Read full article by Vinay Sahasrabuddhe @Outlook Pohan Photo Credit: Outlook Poshan
We have only a small window of opportunity before our demographic dividend ends. We must make the most of it.
To address the challenge of malnutrition, we need a basic understanding of the social, behavioural and cultural practices that promote healthy dietary behaviour, both at the individual and community level.
As pointed out by Edward Fischer, ‘Food is more than macro- and micronutrients, it is intimately linked to identity and social relations.’ Food and nutritional practices passed on through the generations have shaped social identities.
Annadana, the sharing of available food resources, has been a common cultural practice in India, and continues to be an important aspect of people’s way of life. The concepts of annabahulya (growing an abundance of food) and annadana traditionally formed the essence of dharmik living in our country. In fact, annadana was recognized as the most effective way of a civilized living. As pointed out by J.K. Bajaj and M.D. Srinivas of the Centre for Policy Studies, this noblest of all acts is considered to be the foundation of civilized living.
‘Indians in the past have laid extraordinary emphasis on growing food in abundance and sharing it in abundance. In fact, Indians, up to the present times, seem to have always looked upon an abundance of food as the primary condition of civilization, and sharing of food was for us the primary discipline of civilized living. And indeed it is the discipline of civilised living that we call dharma. This attitude towards food and the sharing of food is enshrined in the most basic texts of Indian antiquity. A text like the Taittiriya Upanishad, gives expression to this Indian attitude towards food with unsurpassable intensity.’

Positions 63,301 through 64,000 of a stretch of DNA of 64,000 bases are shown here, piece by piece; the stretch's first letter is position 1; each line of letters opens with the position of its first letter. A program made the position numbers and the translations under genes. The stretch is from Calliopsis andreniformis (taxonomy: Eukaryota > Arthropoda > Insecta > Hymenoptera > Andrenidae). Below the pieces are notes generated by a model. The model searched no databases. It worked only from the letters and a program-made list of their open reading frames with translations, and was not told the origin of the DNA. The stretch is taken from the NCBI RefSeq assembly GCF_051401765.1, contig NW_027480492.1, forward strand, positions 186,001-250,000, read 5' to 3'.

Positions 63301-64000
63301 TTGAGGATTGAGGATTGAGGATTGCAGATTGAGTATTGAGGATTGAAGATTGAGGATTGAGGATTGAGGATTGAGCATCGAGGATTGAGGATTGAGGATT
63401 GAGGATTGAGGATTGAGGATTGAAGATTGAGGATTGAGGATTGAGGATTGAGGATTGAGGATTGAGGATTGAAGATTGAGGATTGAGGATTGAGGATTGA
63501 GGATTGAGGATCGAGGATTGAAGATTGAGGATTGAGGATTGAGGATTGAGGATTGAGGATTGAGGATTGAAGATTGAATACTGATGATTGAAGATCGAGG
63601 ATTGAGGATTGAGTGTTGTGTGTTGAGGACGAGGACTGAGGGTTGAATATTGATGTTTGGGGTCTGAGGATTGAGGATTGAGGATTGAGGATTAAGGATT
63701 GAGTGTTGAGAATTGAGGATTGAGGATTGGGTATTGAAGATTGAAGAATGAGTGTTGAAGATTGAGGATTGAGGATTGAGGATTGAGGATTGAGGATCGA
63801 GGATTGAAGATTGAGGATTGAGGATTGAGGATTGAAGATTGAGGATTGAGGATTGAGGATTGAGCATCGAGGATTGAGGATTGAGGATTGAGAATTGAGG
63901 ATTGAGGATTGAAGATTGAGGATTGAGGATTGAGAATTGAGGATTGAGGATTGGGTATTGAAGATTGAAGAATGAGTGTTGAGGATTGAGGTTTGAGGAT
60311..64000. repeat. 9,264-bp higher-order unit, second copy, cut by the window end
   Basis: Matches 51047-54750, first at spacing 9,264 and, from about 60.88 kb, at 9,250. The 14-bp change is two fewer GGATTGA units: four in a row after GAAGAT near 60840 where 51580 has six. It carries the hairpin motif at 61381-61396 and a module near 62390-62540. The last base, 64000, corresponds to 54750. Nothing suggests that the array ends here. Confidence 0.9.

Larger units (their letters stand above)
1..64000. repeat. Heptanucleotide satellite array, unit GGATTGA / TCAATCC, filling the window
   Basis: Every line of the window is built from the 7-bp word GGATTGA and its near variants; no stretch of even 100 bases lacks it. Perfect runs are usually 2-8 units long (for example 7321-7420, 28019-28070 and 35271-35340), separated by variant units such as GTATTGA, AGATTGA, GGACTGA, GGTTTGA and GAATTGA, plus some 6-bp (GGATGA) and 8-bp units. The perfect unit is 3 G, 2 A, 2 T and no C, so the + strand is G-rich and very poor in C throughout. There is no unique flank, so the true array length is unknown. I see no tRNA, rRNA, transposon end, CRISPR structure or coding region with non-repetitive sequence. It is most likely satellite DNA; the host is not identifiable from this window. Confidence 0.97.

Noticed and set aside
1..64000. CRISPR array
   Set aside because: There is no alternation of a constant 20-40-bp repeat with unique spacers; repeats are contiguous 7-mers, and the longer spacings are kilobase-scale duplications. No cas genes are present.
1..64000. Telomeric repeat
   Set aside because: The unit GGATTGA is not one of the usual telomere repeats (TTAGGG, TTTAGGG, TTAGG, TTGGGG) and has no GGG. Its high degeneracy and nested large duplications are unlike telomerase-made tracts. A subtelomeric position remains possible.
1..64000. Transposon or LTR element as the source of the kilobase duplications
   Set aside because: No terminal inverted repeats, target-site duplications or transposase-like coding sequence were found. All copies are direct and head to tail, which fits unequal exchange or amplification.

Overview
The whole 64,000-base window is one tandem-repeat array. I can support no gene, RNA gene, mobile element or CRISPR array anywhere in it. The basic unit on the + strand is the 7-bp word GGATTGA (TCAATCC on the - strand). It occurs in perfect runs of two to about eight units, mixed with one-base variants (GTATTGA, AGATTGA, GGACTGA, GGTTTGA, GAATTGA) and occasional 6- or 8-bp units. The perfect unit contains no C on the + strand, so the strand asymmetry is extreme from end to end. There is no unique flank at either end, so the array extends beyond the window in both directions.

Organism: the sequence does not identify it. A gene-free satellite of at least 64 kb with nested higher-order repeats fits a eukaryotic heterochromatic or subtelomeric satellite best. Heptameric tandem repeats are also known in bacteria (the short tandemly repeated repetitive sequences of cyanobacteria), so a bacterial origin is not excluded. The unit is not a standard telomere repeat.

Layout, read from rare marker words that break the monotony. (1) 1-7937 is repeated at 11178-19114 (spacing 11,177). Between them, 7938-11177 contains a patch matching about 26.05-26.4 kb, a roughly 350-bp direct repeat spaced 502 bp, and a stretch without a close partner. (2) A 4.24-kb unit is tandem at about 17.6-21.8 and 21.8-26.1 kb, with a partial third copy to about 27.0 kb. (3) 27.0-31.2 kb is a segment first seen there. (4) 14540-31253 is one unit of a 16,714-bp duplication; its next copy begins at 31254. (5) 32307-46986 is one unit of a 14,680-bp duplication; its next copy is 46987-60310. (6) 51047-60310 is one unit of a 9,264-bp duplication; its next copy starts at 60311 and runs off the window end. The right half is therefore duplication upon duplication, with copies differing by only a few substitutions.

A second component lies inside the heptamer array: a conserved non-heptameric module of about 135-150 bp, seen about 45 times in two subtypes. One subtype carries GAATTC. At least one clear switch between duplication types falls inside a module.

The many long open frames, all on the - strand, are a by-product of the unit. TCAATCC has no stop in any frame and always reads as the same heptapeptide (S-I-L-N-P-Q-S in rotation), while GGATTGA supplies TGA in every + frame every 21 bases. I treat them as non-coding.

While traditional Indian dietary practices and culinary culture have taken care of our nutritional needs in a myriad ways, over the decades, our food cultivation and consumption patterns have undergone significant shifts. If we are to address the challenges of hunger and malnutrition comprehensively, we need to revisit and learn from ancient traditions and cultural heritage. For instance, we would do well to encourage the cultivation and consumption of traditional foods. Millets like ragi, jowar, and bajra, which were an integral part of traditional Indian diets, have been replaced by wheat and rice, which are also more profitable to grow. Millets are still grown in many parts of the country, however, and including them in our diets will help improve the overall nutritional status of people